Ms. Parloa was born in Massachusetts on September 25, 1843 and little is known about her early life. She became an orphan at a young age, and learned to cook in private homes and small hotels. She died at age 65, and during her lifetime accomplished many impressive feats, especially for a woman of her era. She:
- Wrote several cookbooks.
- Began two cooking schools and was associated with the Boston Cooking School.
- Is credited with the first published tomato soup recipe – Tomato Chowder – which appeared in The Appledore Cook Book.
- Was part owner of the Ladies Home Journal, and wrote regularly for it from 1891 on.
- Spent several years in France studying cooking techniques.
- Raised two orphaned girls in her home in her later years.
Of “Allie”, there was no further word. Setting out to modernize the recipe, I made several changes. First off, ingredients and preparation steps had to be separated. Next, I added a couple of eggs (who bakes a cake with no eggs?), swapped out saleratus (the predecessor of baking soda and baking powder) for baking powder, and reduced the amount of raisins (Allie wanted to use almost 4 cups!). I also determined that a “moderate oven” would be 350°, and specified a baking time.
The end result was a rich and dark, moist and fruity cake – an engaging cross between gingerbread and scones. Somewhere during this process I think “Allie’s” cake became “Ali’s” cake, and breakfast in bed became an ode to Maria Parloa and the mysterious Allie.
¼ pound (1 stick) butter, softened
1 cup sugar
1 cup molasses
1 cup buttermilk
3 cups flour
1 tablespoon baking powder
2 teaspoons cinnamon
1 teaspoon cloves
½ teaspoon salt
2 cups raisins
Preheat oven to 350°.
In a large bowl, beat butter and sugar together until thick and creamy. Add eggs one at a time until well-blended. Mix in molasses and buttermilk.
Mix all dry ingredients (flour, baking powder, cinnamon, cloves and salt) together in a separate small bowl. Stir dry ingredients into the batter, about one cupful at a time, until thoroughly blended. Stir in raisins.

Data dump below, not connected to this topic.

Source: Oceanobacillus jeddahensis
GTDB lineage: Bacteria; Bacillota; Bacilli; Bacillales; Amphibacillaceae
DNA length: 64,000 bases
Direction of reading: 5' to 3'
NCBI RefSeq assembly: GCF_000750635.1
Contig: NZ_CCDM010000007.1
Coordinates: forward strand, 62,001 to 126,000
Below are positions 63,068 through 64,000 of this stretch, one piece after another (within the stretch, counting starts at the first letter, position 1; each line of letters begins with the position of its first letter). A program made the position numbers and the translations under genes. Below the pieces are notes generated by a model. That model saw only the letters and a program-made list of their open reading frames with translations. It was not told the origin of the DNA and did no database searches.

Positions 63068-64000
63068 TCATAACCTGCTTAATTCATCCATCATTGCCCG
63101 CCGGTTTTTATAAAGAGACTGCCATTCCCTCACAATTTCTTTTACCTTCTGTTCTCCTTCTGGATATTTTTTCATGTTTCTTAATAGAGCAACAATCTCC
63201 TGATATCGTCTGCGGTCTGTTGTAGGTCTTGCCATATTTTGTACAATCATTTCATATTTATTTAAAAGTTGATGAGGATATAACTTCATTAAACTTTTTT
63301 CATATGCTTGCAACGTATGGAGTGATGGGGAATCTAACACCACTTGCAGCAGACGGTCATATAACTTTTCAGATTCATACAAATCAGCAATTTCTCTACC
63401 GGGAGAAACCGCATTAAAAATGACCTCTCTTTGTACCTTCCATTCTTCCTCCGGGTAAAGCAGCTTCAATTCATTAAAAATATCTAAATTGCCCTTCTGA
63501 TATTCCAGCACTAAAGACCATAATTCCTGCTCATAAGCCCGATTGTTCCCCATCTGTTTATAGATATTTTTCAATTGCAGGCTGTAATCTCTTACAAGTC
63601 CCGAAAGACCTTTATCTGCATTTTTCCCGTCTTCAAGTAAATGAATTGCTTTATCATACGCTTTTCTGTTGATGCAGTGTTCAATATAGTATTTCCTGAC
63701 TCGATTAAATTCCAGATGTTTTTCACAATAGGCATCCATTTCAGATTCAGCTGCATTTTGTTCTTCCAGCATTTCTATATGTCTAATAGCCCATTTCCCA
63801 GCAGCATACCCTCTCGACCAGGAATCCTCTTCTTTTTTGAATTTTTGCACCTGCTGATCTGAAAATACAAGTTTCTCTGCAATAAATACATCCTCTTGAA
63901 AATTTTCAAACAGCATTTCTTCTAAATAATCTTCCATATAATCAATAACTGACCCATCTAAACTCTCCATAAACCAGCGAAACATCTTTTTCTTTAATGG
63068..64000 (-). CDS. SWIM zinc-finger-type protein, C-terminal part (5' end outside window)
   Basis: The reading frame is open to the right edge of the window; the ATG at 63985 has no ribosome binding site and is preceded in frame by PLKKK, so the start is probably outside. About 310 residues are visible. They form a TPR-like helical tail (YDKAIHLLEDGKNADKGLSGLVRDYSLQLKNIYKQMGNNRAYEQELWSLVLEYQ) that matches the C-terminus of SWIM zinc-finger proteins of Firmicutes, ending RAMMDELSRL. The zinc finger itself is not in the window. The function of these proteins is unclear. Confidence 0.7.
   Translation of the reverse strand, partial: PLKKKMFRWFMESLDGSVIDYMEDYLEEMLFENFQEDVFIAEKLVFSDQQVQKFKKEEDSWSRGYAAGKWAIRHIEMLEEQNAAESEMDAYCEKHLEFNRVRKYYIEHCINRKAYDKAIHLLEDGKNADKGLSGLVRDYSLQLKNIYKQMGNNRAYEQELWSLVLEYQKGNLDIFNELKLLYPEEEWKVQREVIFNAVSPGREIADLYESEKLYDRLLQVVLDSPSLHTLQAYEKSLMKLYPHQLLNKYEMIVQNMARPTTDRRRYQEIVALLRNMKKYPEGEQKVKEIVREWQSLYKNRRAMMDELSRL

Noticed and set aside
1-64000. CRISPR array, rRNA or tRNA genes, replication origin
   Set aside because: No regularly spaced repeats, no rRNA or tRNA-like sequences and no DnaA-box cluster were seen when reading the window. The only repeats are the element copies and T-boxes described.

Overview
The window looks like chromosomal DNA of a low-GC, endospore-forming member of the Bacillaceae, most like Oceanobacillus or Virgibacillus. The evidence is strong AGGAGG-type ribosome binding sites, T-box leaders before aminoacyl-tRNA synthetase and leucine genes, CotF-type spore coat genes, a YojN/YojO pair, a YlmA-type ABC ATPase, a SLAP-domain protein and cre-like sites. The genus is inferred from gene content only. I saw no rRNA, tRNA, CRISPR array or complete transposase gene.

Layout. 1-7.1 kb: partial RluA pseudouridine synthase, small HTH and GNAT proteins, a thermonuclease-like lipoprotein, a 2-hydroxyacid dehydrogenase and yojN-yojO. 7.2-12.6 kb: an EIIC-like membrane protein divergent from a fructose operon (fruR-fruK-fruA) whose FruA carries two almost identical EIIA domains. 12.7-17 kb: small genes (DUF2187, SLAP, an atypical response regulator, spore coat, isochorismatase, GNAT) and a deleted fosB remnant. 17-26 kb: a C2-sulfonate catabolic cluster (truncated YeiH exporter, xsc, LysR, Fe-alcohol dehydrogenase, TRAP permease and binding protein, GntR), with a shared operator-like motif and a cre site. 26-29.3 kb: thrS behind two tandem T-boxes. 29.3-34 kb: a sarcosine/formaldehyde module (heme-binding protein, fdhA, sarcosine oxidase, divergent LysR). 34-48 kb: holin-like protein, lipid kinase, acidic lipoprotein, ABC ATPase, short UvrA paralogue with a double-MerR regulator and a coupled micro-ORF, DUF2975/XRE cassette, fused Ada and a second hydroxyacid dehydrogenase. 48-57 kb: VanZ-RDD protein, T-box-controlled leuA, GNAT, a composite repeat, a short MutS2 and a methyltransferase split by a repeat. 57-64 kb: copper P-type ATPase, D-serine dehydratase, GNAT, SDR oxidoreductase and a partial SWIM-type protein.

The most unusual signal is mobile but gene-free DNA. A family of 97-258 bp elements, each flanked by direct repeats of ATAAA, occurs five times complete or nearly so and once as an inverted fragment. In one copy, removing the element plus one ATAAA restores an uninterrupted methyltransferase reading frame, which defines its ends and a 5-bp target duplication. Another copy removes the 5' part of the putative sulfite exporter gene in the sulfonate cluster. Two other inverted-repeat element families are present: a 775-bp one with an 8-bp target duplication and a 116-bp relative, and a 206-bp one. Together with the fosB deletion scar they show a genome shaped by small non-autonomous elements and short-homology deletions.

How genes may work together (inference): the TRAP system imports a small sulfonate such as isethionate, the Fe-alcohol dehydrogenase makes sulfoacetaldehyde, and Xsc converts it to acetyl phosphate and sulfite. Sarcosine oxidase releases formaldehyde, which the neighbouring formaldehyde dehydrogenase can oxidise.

Pour batter into a greased cake pan. Bake for about 1 hour and 15 minutes, until a toothpick inserted in the center comes out clean and the cake begins to pull away from the side of the pan. Let cool on rack for 30 minutes. Remove cake from pan and invert onto serving plate.
Makes 1 large cake, about 20 slices.
Post by Mark T. Locker.
Okay, I admit it: I have a soft spot for the LEGO universe. I think their cartoons and movies are fun, entertaining, and kind of hilarious. I also enjoy their video games and my son is (like every other child on Earth) a big fan of the building blocks. Naturally, when a new mini-movie came out, he was dead-set on watching it and I was a total pushover about it.
LEGO Justice League vs. Bizarro League is silly, action-packed, and even a little bit meaningful. If you don’t know about Bizarro Superman, here’s what you need to know: he was a Lex Luthor creation, meant to equal Superman but he ended up being this weird, backwards version of Superman who does everything backwards. Tell him to put something down and he’ll pick it up. You get the idea. He is a major headache for Superman. But when Bizarro Superman decides to make his own version of the Justice League, it goes out of control and they are sent to some faraway planet to live their Bizarro lives.
My favorite is Greenzarro, the backwards Green Lantern who can only conjure a giant green teddy bear, that he uses to comfort him in the face of danger.
There is a whole plot line involving alien planets and someone named Darkseid who is mining the Bizarro world of all Bizarro Superman’s “friends”.
This is a great movie to watch when you realize it’s much later than you thought it was and still wanted to squeeze in a family movie night. It’s only about 45 minutes long.